U.K. Persistent Recession Sets Pound Down

The U.K. fell “vertically” today after quarterly gross domestic product figures were published in London, signaling that the national central bank will have to extend its measures to help Great Britain on its way out of recession, decreasing attractiveness for the pound, which fell drastically.
The pound fell from a one-month high versus the U.S. dollar, and declined significantly versus the euro, after negative U.K. quarterly GDP figures surprised traders and analysts which were already expecting growth for the past quarter in Great Britain, setting the pound to plunge versus most of the 16 main traded currencies. Today’s report posted by the Office for National Statistics created a record of consecutive quarterly declines for the British economy, indicating that the United Kingdom has been one of the least resilient wealth nation, in comparison with its main Eurozone trading partners like Germany or France, which are recovering significantly from the global slump, causing the euro to systematically break records versus the pound.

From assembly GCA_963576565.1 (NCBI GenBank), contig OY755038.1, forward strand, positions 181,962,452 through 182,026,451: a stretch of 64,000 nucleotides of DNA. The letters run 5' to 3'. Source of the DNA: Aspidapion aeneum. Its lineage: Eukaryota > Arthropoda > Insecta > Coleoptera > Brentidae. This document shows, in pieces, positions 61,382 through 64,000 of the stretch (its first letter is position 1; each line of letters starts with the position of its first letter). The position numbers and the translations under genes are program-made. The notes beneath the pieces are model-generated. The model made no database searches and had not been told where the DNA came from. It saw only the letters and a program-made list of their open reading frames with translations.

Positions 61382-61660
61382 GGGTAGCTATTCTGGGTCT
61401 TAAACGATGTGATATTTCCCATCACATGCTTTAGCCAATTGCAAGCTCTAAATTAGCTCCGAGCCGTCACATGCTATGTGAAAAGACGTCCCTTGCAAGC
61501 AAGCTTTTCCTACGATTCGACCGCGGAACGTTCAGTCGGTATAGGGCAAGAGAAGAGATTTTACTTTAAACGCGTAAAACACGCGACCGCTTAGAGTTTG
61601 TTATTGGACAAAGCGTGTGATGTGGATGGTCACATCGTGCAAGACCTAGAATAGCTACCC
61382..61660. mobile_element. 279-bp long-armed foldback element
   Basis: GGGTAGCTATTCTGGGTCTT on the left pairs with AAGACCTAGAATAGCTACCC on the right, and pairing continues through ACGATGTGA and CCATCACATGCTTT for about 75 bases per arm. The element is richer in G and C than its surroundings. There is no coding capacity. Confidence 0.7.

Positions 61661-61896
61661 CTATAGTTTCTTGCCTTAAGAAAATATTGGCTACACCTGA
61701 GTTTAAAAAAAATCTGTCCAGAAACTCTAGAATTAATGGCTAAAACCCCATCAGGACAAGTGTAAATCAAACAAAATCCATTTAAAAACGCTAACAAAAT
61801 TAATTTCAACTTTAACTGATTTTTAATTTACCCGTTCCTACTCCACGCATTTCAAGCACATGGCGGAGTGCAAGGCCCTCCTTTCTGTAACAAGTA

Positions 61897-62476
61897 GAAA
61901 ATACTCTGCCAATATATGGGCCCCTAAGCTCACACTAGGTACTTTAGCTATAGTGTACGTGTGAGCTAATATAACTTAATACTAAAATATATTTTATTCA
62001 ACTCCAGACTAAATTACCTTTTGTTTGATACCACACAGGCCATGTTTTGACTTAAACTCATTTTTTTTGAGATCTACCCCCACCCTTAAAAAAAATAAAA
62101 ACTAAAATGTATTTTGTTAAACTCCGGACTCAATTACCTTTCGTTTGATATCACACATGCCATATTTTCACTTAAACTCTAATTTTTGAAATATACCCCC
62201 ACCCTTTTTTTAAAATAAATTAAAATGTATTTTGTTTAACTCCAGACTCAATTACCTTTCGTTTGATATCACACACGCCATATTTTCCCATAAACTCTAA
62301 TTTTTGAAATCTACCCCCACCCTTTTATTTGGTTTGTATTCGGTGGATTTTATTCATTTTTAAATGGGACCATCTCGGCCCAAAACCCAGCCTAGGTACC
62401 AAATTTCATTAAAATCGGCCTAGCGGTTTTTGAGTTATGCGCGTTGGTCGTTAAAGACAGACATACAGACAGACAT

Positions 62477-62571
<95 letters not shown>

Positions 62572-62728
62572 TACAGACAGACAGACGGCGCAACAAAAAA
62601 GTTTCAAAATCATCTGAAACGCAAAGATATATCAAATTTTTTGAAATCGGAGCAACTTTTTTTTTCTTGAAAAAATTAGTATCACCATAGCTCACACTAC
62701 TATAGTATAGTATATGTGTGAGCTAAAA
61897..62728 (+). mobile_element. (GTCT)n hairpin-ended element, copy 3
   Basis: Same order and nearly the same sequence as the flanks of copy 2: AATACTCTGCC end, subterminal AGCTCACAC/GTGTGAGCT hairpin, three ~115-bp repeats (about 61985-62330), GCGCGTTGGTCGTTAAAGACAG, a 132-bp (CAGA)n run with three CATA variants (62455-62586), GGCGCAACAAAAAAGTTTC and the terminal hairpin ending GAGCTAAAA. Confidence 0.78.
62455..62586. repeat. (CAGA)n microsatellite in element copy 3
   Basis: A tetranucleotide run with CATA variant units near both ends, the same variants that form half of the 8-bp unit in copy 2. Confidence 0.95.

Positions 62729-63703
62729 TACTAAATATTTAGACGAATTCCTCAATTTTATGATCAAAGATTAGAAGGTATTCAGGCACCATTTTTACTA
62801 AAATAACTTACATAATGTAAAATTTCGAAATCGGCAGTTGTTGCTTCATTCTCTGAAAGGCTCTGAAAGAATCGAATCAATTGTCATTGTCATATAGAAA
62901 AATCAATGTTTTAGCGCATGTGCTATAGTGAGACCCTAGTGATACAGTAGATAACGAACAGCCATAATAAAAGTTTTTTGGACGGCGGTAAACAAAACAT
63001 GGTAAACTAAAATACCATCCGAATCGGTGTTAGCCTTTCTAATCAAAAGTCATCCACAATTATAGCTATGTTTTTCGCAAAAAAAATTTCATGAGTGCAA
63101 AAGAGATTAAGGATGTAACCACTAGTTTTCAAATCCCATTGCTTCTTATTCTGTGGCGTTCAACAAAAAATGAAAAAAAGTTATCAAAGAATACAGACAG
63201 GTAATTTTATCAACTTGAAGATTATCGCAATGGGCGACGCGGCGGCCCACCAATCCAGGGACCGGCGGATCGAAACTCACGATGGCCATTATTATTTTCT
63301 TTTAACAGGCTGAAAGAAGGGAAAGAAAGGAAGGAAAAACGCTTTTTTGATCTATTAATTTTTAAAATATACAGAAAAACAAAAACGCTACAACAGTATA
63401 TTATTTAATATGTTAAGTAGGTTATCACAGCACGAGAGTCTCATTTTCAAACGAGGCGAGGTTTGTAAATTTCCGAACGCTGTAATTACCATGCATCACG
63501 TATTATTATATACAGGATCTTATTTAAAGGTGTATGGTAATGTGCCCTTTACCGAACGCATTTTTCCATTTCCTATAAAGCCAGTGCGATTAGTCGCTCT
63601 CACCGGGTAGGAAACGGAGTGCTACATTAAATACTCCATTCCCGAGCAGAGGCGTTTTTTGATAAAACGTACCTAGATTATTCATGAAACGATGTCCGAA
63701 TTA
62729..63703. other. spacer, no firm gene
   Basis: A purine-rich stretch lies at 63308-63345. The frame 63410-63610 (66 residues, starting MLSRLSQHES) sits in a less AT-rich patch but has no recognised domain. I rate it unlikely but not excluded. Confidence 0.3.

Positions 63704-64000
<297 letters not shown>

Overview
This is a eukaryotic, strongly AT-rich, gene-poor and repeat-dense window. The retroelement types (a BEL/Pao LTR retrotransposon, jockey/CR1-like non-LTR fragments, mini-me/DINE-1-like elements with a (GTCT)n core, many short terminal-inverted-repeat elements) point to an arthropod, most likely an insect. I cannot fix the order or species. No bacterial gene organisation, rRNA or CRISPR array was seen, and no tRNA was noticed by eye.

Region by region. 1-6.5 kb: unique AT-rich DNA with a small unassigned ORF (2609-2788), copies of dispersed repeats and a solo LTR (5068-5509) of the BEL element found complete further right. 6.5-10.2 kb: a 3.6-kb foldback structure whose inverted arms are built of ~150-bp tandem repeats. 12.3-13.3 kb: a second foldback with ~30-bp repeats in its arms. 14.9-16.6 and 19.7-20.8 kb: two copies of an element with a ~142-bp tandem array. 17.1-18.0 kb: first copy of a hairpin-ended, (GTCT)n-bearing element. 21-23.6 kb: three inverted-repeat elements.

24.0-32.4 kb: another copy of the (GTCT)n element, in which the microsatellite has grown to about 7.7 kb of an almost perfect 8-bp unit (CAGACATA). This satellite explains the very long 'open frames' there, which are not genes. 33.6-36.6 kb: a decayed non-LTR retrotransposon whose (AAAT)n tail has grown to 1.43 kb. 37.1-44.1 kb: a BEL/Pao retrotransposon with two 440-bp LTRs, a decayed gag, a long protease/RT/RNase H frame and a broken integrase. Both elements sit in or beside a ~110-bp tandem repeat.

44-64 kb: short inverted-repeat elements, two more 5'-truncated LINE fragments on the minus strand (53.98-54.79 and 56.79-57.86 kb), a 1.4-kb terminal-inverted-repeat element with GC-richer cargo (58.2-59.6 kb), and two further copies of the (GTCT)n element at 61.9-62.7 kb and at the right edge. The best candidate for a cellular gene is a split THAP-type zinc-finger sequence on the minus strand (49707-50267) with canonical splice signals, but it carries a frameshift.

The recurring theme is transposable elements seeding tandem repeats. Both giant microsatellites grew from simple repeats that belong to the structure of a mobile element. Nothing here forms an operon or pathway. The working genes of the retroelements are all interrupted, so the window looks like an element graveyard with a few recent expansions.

Analysts stress on the fact that after today’s GDP report, an expected interest rate hike in the U.K. will probably have to wait longer, and that is something very negative for the pound outlook, since risk appetite is growing and traders are looking for higher-yielding options in countries with better profit opportunities.
GBP/USD traded at 1.6399 as of 13:00 GMT from 1.6693 just before the GDP report came to public. EUR/GBP rose to 0.9165 from 0.9005.

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